Academic gap widens between sexes
THE gap between the performance of boys and girls in writing is increasing, according to new figures released ahead of a council meeting.The statistics show that last year there was a 9% gap between the writing standards of boys and girls at the age of seven.
THE gap between the performance of boys and girls in writing is increasing, according to new figures released ahead of a council meeting.
The statistics show that last year there was a 9% gap between the writing standards of boys and girls at the age of seven. The difference between their key stage one performance at level two and above was a rise of 2% from 2002.
At the end of key stage two, age 11, the gap between boys and girls at level four and above last year was 1% more than 2002 at 17%.
In 2003 at key stage three, age 14, the gap between boys and girls' achievement at level five and above fell by 3% to 16% but was still 1% above the national average.
You may also want to watch:
Suffolk County Council's Learning for Life Overview and Scrutiny Committee will be meeting today to decide if the action the council is taking to combat the problem is helping.
Tony Lewis, the leading councillor on the issue, said: "We have adopted various strategies to improve boys' writing but what we find is that they also improve the performance of girls.
- 1 Pictures show flooding along Suffolk coast
- 2 11 Suffolk hotels named among best in the country
- 3 Large cannabis farm discovered in property near Suffolk-Essex border
- 4 Police officers praised for saving baby's life with CPR
- 5 No need to wait for booster invitation - clarification after Covid jab confusion
- 6 Road closed as one person trapped in car on its roof
- 7 New shop for farm that focuses on mental health
- 8 Ipswich Town transfer rumour: Villa set to recall Barry in January
- 9 From obscurity to a nailed-on starter - Donacien's remarkable Town journey
- 10 Work finally starts on the Ipswich Garden Suburb after decades of debate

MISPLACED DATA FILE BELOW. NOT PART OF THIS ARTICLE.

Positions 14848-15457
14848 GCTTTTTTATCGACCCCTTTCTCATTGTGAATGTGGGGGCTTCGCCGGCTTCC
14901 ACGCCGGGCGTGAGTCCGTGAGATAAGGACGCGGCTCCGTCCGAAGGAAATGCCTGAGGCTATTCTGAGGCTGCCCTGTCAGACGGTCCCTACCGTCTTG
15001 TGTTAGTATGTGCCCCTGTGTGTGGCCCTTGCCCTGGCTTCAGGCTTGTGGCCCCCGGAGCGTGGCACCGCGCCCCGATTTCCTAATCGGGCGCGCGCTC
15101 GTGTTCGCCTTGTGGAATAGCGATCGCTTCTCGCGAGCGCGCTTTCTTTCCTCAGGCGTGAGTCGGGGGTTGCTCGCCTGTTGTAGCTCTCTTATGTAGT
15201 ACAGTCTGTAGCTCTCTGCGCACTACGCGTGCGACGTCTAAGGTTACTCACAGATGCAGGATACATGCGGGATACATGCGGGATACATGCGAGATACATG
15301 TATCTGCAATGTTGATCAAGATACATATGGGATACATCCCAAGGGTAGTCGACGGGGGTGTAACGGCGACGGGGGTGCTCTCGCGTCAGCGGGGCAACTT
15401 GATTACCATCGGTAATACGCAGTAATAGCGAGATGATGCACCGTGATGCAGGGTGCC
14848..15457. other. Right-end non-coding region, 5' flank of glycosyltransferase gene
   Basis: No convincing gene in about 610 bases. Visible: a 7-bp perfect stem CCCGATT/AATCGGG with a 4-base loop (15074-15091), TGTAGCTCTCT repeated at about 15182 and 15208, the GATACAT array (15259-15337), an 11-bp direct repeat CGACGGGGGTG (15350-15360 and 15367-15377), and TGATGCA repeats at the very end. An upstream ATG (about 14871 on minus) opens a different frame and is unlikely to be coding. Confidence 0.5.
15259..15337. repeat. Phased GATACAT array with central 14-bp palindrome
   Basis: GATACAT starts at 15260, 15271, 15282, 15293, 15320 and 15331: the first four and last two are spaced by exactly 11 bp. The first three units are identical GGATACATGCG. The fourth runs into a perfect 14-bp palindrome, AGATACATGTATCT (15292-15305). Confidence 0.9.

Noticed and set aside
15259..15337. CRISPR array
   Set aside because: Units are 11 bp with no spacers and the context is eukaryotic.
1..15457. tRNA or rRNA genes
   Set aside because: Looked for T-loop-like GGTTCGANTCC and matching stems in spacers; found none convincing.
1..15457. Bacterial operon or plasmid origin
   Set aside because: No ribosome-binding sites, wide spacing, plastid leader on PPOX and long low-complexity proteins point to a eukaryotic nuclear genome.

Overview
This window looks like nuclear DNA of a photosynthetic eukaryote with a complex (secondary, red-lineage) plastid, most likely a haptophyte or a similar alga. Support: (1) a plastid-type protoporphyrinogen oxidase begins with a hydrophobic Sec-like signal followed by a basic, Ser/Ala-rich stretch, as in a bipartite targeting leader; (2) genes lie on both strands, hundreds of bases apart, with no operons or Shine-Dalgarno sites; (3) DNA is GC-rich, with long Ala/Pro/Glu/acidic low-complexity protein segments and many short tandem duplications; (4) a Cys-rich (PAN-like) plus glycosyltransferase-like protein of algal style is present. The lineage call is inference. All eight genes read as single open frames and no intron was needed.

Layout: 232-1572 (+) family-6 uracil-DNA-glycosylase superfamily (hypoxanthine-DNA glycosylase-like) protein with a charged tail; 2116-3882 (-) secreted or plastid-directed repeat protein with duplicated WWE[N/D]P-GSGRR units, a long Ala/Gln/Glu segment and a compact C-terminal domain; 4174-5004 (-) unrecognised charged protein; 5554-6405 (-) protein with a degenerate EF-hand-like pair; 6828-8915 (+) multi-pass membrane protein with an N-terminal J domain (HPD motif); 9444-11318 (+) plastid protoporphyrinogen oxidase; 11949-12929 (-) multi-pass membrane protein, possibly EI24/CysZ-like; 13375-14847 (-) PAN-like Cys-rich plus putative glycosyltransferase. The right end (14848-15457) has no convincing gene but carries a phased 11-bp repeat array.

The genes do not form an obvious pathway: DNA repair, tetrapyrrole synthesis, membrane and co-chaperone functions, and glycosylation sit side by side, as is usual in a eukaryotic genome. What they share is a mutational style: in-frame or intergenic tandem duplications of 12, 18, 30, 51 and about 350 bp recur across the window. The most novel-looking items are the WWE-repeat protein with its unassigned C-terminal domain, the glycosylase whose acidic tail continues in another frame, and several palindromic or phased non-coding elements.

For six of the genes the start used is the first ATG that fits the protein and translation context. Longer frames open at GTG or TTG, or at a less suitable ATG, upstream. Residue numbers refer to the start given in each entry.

"We are in a situation where the things we try have been successful in improving performance but the gap remains.
"It features in our plans for education and we are trying new approaches and new techniques. It will remain the focus. No one claims to have the magic answer to it but we have to keep at it."
The agenda for the meeting cites girls' ability to rise above lacklustre teaching as one reason for the widening gap, whereas boys tend to be more affected by unenthusiastic teachers. It also states that boys' propensity to withdraw from class learning if they are underachieving is another factor.
Cllr Lewis said: "Reading definitely contributes to writing English. Language underpins everything else you do. If you can't write you can't express yourself.
"The advent of computers is fantastic but they also provide entertainment without having to string sentences together or put thought together."
The council is now monitoring the differences from five-year-old pupils to sixth form. It is using literacy consultants and advisors, who work with 25 schools where girls consistently outperform boys in writing and help teachers develop new strategies in the classroom.
Some schools are encouraging boys to keep a writing journal while at school and one Beacon school, St Helen's Primary in Ipswich, where male writers do as well as female, has been offering guidance on the issue.